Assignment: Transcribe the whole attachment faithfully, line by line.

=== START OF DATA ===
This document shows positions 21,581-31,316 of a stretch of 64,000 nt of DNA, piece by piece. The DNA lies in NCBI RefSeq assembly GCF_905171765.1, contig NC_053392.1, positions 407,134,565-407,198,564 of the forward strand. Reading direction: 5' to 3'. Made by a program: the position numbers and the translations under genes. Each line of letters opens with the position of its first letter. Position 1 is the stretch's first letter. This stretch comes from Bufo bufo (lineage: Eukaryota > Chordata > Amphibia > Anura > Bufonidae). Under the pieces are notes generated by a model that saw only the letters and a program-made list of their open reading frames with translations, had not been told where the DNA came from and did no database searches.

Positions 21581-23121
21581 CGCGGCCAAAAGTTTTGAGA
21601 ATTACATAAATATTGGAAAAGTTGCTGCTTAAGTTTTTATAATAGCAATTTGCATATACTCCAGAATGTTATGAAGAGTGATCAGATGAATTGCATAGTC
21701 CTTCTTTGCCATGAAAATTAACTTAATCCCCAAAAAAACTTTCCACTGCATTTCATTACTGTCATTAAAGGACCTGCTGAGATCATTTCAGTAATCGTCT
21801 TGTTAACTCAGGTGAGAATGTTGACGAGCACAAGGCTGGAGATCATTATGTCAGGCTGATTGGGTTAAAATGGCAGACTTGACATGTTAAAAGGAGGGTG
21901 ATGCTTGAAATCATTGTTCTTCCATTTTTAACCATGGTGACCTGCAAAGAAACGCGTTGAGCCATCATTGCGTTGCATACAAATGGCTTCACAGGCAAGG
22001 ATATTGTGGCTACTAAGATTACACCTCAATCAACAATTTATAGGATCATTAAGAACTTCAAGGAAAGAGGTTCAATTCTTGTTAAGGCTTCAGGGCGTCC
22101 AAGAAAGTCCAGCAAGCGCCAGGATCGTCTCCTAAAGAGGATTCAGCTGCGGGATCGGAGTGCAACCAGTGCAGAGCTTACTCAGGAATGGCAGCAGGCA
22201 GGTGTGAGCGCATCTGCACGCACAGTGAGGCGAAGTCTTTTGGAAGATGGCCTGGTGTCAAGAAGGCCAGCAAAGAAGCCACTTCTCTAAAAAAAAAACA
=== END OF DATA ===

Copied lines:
This document shows positions 21,581-31,316 of a stretch of 64,000 nt of DNA, piece by piece. The DNA lies in NCBI RefSeq assembly GCF_905171765.1, contig NC_053392.1, positions 407,134,565-407,198,564 of the forward strand. Reading direction: 5' to 3'. Made by a program: the position numbers and the translations under genes. Each line of letters opens with the position of its first letter. Position 1 is the stretch's first letter. This stretch comes from Bufo bufo (lineage: Eukaryota > Chordata > Amphibia > Anura > Bufonidae). Under the pieces are notes generated by a model that saw only the letters and a program-made list of their open reading frames with translations, had not been told where the DNA came from and did no database searches.

Positions 21581-23121
21581 CGCGGCCAAAAGTTTTGAGA
21601 ATTACATAAATATTGGAAAAGTTGCTGCTTAAGTTTTTATAATAGCAATTTGCATATACTCCAGAATGTTATGAAGAGTGATCAGATGAATTGCATAGTC
21701 CTTCTTTGCCATGAAAATTAACTTAATCCCCAAAAAAACTTTCCACTGCATTTCATTACTGTCATTAAAGGACCTGCTGAGATCATTTCAGTAATCGTCT
21801 TGTTAACTCAGGTGAGAATGTTGACGAGCACAAGGCTGGAGATCATTATGTCAGGCTGATTGGGTTAAAATGGCAGACTTGACATGTTAAAAGGAGGGTG
21901 ATGCTTGAAATCATTGTTCTTCCATTTTTAACCATGGTGACCTGCAAAGAAACGCGTTGAGCCATCATTGCGTTGCATACAAATGGCTTCACAGGCAAGG
22001 ATATTGTGGCTACTAAGATTACACCTCAATCAACAATTTATAGGATCATTAAGAACTTCAAGGAAAGAGGTTCAATTCTTGTTAAGGCTTCAGGGCGTCC
22101 AAGAAAGTCCAGCAAGCGCCAGGATCGTCTCCTAAAGAGGATTCAGCTGCGGGATCGGAGTGCAACCAGTGCAGAGCTTACTCAGGAATGGCAGCAGGCA
22201 GGTGTGAGCGCATCTGCACGCACAGTGAGGCGAAGTCTTTTGGAAGATGGCCTGGTGTCAAGAAGGCCAGCAAAGAAGCCACTTCTCTAAAAAAAAAACA